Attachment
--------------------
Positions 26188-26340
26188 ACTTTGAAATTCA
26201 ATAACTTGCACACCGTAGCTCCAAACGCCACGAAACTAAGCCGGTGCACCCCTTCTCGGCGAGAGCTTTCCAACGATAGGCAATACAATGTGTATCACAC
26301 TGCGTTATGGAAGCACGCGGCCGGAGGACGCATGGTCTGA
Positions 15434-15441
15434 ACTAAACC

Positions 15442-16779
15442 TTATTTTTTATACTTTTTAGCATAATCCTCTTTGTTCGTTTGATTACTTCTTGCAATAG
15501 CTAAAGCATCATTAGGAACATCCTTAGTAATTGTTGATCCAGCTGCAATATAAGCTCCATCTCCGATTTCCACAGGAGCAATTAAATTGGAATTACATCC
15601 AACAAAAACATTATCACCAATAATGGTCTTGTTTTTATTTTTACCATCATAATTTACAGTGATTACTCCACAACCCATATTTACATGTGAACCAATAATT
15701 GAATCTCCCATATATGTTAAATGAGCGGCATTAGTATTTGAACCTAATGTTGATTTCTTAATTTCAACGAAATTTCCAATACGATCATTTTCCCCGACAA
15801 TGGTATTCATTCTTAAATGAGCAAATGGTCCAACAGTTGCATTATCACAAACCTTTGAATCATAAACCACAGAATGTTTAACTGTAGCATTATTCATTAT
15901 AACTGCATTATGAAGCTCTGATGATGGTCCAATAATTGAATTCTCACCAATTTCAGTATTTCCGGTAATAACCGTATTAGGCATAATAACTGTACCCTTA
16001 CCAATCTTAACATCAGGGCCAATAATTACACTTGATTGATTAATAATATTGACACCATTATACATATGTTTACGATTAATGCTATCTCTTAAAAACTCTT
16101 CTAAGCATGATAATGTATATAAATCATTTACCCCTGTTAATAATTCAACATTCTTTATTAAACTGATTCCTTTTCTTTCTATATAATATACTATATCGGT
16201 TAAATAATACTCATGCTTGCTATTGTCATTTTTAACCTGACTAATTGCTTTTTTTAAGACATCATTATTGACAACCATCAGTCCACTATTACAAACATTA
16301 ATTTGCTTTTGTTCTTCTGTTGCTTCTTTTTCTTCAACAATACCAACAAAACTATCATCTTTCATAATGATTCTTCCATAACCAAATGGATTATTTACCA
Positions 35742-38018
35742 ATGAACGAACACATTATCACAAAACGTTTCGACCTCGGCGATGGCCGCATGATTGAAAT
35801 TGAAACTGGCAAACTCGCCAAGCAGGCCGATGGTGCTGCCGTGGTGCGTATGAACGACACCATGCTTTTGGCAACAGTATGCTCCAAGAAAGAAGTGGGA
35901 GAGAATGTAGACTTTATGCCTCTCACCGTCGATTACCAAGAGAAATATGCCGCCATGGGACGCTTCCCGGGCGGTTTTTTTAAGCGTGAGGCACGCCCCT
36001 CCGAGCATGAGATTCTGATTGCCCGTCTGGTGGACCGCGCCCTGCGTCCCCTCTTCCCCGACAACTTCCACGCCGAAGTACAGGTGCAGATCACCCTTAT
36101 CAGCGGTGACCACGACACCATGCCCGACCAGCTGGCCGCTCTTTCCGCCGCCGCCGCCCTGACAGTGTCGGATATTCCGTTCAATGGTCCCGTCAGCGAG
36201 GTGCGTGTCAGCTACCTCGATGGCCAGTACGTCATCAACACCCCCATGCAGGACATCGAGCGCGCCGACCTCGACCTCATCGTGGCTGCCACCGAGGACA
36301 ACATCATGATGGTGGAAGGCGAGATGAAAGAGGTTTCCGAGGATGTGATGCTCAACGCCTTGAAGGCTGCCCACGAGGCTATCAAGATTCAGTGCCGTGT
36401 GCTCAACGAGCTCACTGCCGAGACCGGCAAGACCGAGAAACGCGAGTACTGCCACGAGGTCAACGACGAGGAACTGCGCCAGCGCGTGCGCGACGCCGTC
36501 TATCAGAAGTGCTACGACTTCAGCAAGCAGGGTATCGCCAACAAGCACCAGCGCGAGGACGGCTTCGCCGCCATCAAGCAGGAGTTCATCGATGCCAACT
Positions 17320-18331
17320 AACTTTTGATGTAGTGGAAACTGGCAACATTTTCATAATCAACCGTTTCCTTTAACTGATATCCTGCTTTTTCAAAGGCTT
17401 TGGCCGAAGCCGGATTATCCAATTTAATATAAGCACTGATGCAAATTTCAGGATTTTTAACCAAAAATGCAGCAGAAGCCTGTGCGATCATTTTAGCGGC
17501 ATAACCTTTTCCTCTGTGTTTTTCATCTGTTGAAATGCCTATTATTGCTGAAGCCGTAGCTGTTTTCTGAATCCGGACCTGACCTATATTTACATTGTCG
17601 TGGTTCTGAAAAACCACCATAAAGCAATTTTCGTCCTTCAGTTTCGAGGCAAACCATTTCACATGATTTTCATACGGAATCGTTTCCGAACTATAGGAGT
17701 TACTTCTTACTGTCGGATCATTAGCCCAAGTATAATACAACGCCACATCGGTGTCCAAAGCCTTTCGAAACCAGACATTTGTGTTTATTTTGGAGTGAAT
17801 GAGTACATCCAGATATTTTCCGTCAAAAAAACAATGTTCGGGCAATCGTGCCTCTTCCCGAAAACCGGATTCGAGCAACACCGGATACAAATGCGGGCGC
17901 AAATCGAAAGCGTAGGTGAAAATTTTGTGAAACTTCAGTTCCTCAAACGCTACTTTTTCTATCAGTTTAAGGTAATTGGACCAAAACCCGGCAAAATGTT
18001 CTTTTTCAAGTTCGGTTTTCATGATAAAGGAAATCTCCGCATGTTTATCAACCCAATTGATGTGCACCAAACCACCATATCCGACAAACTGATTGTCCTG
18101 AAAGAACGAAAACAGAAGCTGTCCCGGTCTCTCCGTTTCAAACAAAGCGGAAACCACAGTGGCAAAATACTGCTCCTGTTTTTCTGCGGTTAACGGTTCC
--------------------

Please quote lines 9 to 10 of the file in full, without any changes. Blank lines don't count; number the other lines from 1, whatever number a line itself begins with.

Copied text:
15501 CTAAAGCATCATTAGGAACATCCTTAGTAATTGTTGATCCAGCTGCAATATAAGCTCCATCTCCGATTTCCACAGGAGCAATTAAATTGGAATTACATCC
15601 AACAAAAACATTATCACCAATAATGGTCTTGTTTTTATTTTTACCATCATAATTTACAGTGATTACTCCACAACCCATATTTACATGTGAACCAATAATT